Putting debut novelists under the microscope. This issue: Maggie Graham
Who she? Maggie Graham was born in Ayrshire in 1953. She failed her eleven- plus and left school at fifteen, then worked in various factories, before marrying and having three children. She later returned to education, eventually gaining a degree in English Literature from the UniverSity of Glasgow. Since then she has worked on community writing programmes and had her work published in various
_ journals and anthologies. Most
recently, she’s been announced as the Winner of the 2000 Robert Louis Stevenson Award.
Her debut It’s called Sitting Among The Eskimos and tells the tale of mature student Lizzie Burns. Juggling the demands of her final year at university With those of her resentful husband and rowdy children, it doesn’t help that most of the inhabitants of the small seaSide town where she lives think she's 'no’ right in the heid’ for wanting an education. The novel bUlIdS to the first finals exam and, although the marriage crumbles, Lizzie, supported by a community of colourful friends, proves herself to be made of sterner stuff.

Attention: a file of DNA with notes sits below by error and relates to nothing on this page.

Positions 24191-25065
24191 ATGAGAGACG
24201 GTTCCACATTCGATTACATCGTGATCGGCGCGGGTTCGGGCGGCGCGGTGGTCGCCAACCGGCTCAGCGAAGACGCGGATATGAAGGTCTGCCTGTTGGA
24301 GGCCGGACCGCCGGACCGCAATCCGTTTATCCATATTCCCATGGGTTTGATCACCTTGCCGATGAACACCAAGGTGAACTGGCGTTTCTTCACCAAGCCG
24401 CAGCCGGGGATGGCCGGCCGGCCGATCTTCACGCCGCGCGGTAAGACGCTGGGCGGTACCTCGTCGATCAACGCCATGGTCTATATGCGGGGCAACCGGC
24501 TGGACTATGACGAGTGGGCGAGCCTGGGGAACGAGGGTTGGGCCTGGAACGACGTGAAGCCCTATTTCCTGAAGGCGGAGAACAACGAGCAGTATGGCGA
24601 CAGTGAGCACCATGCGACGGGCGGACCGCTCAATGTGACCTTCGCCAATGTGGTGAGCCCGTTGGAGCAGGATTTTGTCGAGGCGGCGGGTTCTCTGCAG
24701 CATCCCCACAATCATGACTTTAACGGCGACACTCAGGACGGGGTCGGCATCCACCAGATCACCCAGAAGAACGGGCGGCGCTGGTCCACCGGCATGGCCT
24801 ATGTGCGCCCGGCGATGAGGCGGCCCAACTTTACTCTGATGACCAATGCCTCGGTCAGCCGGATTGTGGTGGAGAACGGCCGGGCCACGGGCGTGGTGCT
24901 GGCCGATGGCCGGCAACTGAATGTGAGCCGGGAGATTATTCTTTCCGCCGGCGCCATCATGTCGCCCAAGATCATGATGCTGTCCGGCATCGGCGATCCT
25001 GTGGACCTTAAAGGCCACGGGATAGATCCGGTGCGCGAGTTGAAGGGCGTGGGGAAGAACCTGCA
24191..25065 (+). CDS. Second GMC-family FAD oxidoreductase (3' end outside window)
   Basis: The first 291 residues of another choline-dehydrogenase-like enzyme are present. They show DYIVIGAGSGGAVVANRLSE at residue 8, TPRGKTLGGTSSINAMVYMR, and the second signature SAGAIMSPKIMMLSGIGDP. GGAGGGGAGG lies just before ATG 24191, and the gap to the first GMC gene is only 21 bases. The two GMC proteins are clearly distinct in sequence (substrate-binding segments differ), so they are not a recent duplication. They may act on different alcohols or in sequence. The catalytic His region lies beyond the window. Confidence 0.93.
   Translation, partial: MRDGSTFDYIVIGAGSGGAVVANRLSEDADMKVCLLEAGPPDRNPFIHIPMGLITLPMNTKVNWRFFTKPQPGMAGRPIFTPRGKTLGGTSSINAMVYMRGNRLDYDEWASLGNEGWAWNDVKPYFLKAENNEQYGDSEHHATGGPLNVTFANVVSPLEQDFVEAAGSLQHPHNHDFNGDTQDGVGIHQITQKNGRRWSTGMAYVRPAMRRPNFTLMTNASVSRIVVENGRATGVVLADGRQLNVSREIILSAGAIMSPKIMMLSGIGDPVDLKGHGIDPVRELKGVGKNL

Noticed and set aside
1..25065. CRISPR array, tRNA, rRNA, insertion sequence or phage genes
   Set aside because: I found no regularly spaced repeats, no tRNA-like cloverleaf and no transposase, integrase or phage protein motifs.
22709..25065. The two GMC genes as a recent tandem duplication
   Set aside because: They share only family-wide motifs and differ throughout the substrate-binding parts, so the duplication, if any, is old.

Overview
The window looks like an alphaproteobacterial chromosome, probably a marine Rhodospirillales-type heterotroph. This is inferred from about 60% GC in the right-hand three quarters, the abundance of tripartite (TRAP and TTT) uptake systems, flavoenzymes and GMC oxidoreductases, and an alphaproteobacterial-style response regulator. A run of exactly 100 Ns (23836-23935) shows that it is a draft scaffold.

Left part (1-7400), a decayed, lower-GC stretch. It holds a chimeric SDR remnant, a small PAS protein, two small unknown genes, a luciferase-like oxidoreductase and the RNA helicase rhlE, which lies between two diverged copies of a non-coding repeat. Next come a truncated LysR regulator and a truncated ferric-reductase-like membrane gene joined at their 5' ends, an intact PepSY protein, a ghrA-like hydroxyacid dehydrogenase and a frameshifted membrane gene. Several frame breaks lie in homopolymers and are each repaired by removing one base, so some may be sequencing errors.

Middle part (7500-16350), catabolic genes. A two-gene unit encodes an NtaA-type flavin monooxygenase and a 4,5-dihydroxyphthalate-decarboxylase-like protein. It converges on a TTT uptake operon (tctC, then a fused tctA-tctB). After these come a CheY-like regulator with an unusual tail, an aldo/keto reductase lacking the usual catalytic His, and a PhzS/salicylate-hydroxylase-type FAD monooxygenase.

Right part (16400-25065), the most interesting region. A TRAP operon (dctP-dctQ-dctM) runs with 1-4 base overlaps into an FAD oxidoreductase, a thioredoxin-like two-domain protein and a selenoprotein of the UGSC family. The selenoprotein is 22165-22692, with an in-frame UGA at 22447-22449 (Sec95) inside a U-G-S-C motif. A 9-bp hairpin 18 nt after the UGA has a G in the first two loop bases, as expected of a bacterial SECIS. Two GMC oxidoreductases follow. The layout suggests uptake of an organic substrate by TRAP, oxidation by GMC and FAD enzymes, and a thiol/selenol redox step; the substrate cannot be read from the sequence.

Basically . . . BaSically, it’s a modern day Educating Rita, written from a semi-autobiographical viewpoint. Graham writes in a bold, colloqwal style that harnesses a natural Wit and a finesse for storytelling.
First paragraph test ’This is the time of year when the district reSOunds With the sound of popping hymens. There's no danger of me adding to the cacophony; mine popped a long time ago. Anyway, mature students don't have time for bedsit passion.’ (Catherine Bromley)
I Sitting Among The Eskimos is published by Review on Thu 8 Jun
I priced f 9. 99. Maggie Graham will be
appearing at Waterstone’s, G/asgow on Thu 75 Jun.
'Shc's new. lor real. and she's good’
25 Mayw8 Jun 2000 THE “ST 109